Deerfield, 1704: a byword in traditional New England history for a brutal attack on colonial innocents. Is the above picture of seemingly wanton violence the whole story? Was it a “massacre,” or was it defensive? What role did foreign powers play? Why were Mohawk warriors from Canada part of the attack, and what did the Pocumtuck, on whose land the colonists had built Deerfield, hope to achieve? Click here for a 62-minute video of a tour of the1704 Raid on Deerfield exhibit at the Memorial Hall Museum in Deerfield, MA arranged by the Board of the Partnership for the Historic Bostons.
On this field trip to Deerfield, the group saw how the Memorial Hall Museum explores the views of the five parties to the conflict: English, French, Kanienkehaka (Mohawk), Wendat (Huron), and Wobunaki (including the Pocumtuck People, who had lived in the Deerfield area for more than 6,000 years). In so doing, it challenges the longstanding telling of this history as a colonial catastrophe, and looks at the wider context. (Above and below) Museum Librarian Jeanne Solensky describes some of the articles on display at the Museum to Jessica Mink, Partnership President John Morrison, and Lubov Kogan.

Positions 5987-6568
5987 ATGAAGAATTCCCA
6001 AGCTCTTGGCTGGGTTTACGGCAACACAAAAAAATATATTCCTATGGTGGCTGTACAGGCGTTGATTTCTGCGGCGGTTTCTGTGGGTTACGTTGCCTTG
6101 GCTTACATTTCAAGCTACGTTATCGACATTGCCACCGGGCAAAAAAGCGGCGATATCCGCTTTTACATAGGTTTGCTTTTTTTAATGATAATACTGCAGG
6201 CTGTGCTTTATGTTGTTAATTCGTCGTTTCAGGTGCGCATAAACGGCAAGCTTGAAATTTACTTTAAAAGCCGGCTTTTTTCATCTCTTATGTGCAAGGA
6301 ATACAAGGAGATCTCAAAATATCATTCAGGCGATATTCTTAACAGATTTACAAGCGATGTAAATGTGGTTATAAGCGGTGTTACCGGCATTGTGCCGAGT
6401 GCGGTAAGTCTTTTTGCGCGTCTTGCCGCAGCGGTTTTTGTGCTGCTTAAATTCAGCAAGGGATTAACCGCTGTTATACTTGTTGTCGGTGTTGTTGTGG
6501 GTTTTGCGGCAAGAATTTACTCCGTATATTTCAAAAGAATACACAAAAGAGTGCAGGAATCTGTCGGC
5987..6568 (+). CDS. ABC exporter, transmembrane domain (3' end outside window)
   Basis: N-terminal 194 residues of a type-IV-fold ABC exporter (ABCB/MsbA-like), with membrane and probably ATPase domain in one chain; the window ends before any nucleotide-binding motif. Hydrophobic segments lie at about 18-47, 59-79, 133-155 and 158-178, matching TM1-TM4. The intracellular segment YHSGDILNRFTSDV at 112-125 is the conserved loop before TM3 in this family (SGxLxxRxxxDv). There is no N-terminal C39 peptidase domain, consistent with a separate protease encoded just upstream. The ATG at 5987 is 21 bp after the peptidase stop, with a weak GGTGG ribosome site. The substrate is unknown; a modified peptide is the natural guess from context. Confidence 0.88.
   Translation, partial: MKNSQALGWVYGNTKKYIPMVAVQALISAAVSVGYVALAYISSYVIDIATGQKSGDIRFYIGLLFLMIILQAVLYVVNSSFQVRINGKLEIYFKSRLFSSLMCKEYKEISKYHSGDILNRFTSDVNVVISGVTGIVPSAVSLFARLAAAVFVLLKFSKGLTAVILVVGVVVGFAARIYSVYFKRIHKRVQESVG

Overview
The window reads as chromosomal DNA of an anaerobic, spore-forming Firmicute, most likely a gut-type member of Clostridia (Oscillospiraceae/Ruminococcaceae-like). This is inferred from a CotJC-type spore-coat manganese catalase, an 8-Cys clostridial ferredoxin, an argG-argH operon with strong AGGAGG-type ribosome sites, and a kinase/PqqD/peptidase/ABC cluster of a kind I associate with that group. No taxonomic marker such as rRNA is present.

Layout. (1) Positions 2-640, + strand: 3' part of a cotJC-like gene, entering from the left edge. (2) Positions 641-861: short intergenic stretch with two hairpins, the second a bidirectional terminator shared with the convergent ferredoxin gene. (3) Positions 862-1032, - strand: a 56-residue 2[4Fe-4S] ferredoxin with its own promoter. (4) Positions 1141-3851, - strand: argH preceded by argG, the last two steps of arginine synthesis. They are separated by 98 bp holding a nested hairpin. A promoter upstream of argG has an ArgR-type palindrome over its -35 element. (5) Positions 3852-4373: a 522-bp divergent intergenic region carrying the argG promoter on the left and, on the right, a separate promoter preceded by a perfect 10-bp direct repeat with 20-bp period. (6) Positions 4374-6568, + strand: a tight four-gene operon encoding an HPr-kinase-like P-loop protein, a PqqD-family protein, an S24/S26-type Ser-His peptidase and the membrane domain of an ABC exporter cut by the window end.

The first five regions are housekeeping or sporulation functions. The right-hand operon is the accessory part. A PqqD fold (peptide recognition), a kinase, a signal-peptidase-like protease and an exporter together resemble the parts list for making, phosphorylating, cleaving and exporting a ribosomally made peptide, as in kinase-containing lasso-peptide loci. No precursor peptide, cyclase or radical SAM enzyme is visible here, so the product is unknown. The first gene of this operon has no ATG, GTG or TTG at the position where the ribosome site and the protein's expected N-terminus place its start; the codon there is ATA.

In a tour designed just for PHB members and friends, we viewed the museum’s Deerfield raid exhibition and saw how it opens up what was a one-dimensional view of history to voices from all sides to the conflict. This is a brilliant example of how, historiographically, we can start to tell a nuanced and multisided account of New England history. (Click on pictures above to enlarge)
(Above, left) Museum Curator Ray Radigan describes how the Museum approached telling the story of the Raid on Deerfield from a variety of points of view. (Above, center and right) Ray talks about how the door of the Sheldon House that was attacked was interpreted in the 19th century.
“Recognizing the damage inflicted by colonial settlement,” says the museum, it “seeks to interpret these fraught histories from culturally diverse, nuanced, and inclusive perspectives. We seek to build productive relations with contemporary Native American nations today, in the interests of truth and reconciliation.” (Above) John Morrison looks at the exhibit on the Native American Perspective after Museum Executive Director Tim Neuman points out a plaque (click to enlarge) placed in 1992 describing what happened to the Pocumtuck People who have lived in the Deerfield Area for over 6,000 years.
Click here for a video of author Kevin Sweeney talking about his book, Captures and Captives, about the Raid.